SMPA professor goes behind the scenes at the New York Times

SMPA professor Nikki Usher spoke about her time in the the New York Times newsroom and ways the paper must change to survive in the future. Samira Uddin | Hatchet Photographer
School of Media and Public Affairs professor Nikki Usher spoke about her time in the the New York Times newsroom and ways the paper must change to survive in the future.
Samira Uddin | Hatchet Photographer
This post was written by Hatchet reporter Zach Bernsten.

What do you learn when you shadow some of the best journalists in the business for almost a year?

School of Media and Public Affairs professor Nikki Usher told a group of students and faculty about that experience this week. After spending five months researching how the New York Times makes news, she talked about her latest book, “Making News at ‘The New York Times,’” which was released in April.

Here are three major takeaways.

1. Revenue woes

During her time in the Times newsroom, she said she noticed the highly-regarded news outlet was experiencing the same problem as nearly every other major newspaper: declining revenue.

The Times counted just 80,000 new subscribers over the past two years, forcing officials to find alternative money-making sources. Homepage traffic for its website decreased from 160 million to 80 million over the past two years, she said.

Usher discussed different ways the Times tried to entice new subscribers, including launching new applications, but she said there was little faith within the organization that the efforts would attract new readers.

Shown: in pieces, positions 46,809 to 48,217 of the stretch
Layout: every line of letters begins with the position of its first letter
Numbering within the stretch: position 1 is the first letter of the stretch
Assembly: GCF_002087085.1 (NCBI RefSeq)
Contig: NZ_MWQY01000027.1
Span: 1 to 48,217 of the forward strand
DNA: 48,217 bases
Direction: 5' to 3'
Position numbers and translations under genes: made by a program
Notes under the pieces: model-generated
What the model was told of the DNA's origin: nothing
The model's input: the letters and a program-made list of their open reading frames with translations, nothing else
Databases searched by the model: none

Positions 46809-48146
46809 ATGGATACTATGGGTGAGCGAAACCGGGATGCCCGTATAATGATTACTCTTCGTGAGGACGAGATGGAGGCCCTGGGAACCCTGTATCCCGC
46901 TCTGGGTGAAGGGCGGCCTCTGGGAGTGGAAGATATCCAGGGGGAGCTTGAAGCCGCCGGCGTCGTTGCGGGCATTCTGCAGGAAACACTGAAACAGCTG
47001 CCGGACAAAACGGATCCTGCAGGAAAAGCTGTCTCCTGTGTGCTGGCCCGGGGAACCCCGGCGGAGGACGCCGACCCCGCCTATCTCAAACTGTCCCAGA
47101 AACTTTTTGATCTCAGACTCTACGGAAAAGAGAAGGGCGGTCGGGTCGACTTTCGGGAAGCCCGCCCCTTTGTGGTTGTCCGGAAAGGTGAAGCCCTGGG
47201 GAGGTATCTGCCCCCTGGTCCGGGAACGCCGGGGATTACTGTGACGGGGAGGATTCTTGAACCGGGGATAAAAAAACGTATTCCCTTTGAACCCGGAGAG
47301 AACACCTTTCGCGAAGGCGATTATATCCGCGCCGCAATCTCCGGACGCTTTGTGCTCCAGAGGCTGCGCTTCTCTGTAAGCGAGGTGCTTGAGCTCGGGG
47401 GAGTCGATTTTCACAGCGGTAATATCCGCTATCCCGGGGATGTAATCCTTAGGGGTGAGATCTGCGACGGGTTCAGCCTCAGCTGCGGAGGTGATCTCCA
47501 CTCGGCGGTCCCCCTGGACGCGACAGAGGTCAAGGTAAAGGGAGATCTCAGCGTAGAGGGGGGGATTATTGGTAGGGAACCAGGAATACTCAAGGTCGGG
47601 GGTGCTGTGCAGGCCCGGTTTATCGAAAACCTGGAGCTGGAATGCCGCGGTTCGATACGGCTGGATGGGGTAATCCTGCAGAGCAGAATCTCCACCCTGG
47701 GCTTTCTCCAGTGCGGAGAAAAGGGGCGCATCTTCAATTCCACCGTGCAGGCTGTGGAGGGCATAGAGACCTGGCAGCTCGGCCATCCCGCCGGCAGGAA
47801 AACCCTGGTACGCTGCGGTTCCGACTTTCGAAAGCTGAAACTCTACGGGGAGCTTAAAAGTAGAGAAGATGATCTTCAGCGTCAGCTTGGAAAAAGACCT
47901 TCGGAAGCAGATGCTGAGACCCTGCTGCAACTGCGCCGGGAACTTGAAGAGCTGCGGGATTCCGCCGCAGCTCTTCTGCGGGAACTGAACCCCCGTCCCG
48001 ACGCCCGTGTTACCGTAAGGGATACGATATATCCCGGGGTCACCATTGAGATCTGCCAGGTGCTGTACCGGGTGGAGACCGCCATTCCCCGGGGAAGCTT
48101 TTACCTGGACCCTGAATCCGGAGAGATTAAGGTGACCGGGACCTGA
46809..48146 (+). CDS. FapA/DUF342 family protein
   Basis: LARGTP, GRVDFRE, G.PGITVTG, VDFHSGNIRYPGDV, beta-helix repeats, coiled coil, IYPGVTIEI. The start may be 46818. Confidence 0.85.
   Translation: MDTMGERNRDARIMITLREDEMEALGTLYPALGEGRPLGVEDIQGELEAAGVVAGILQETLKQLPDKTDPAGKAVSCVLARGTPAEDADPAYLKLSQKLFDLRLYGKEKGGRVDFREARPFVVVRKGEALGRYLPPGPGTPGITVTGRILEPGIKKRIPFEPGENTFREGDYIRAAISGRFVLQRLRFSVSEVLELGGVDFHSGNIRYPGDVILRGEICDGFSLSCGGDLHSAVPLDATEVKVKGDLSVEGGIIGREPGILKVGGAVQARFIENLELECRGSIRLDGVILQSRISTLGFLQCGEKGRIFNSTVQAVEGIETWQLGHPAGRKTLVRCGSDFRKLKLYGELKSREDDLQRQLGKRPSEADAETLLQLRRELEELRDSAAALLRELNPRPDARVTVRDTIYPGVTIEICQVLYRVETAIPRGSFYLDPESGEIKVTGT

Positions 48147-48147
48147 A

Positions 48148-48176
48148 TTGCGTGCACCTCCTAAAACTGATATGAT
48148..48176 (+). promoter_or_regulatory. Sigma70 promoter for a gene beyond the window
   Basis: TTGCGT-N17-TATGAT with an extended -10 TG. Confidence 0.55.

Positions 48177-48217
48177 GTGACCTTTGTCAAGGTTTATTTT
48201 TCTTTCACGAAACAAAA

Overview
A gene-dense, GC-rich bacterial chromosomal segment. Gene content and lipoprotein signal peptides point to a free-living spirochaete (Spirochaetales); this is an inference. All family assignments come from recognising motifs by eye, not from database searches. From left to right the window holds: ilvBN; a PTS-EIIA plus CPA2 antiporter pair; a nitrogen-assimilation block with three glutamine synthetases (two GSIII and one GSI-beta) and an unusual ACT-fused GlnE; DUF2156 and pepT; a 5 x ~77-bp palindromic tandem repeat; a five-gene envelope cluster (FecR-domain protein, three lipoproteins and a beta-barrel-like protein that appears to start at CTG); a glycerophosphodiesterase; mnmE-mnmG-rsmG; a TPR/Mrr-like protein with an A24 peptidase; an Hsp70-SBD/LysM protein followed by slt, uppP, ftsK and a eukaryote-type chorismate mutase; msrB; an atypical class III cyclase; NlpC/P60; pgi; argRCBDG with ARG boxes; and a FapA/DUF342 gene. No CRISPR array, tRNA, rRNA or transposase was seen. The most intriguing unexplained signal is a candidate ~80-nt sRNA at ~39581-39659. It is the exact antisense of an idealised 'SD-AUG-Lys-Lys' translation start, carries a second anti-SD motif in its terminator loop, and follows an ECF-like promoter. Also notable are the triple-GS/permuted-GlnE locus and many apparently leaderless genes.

“They keep throwing out all these new, weird applications, like NYT Now, and they just put up the New York Times First Draft, and all sorts of these new products,” she said. “They’re putting out a food app trying to get you to subscribe.”

2. Staying relevant with scoops

Usher said she watched the Times fight to break the biggest stories and prevent other news outlets from being able to re-report the Times’ work as their own.

She said the organization would sometimes wait until 9 p.m., the deadline for the Wall Street Journal, to publish big stories so the Journal would not be able to pick up the story for its next-day print edition.

During the financial crisis of 2008, the Times broke a story about Goldman Sachs’ dishonesty with investors. Usher said while the story was first released online by the New York Times, it was immediately picked up by another outlet, which she said can be a major problem for newspapers trying to stay relevant while transitioning to digital media.

“All of that glory that comes with breaking a news story is just eviscerated,” she said. “Nobody’s going to know that the New York Times broke that story.”

3. Wanted: Access to analytics

Usher touched on her thoughts about potential strategies for how the Times could regain influence.

She said a better system for knowing who is reading each story will be crucial to the success of the newspaper. That would require analytics to help journalists gain a better sense of which articles and topics are spreading more at a particular time.

“There’s actually no sense among most Times journalists on how their stories are performing online, and the Time wants to keep it that way,” she said. “My guess is that’s going to change.”

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